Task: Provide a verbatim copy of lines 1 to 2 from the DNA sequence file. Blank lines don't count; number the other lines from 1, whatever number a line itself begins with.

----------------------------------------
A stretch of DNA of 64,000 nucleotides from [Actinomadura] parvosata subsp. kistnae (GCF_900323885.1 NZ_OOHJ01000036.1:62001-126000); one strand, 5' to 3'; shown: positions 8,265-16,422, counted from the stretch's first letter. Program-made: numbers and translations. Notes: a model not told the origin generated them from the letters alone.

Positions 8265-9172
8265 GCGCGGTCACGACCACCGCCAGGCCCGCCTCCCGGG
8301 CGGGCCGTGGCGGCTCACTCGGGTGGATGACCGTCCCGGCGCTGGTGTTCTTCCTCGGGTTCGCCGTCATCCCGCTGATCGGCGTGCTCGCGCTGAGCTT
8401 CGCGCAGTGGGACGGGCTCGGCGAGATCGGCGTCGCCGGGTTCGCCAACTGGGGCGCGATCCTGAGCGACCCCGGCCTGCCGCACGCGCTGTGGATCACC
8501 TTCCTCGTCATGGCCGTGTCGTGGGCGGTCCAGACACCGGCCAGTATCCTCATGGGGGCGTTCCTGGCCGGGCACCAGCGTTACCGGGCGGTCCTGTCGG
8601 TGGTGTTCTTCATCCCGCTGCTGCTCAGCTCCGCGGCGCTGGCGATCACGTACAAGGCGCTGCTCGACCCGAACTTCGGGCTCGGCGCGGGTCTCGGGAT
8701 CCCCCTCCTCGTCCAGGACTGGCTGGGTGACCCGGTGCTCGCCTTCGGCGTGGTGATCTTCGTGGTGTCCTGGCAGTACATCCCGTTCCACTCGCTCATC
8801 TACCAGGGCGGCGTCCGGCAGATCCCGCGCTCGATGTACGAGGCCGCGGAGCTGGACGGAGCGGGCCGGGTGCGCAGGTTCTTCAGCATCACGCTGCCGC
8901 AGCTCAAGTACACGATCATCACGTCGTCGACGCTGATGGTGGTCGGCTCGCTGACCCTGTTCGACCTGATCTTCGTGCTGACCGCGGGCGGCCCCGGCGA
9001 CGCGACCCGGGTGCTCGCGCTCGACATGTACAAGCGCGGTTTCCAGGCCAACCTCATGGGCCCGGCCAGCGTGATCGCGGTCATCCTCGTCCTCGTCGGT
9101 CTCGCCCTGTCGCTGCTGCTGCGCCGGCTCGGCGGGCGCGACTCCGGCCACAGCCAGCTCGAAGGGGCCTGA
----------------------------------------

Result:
A stretch of DNA of 64,000 nucleotides from [Actinomadura] parvosata subsp. kistnae (GCF_900323885.1 NZ_OOHJ01000036.1:62001-126000); one strand, 5' to 3'; shown: positions 8,265-16,422, counted from the stretch's first letter. Program-made: numbers and translations. Notes: a model not told the origin generated them from the letters alone.

Positions 8265-9172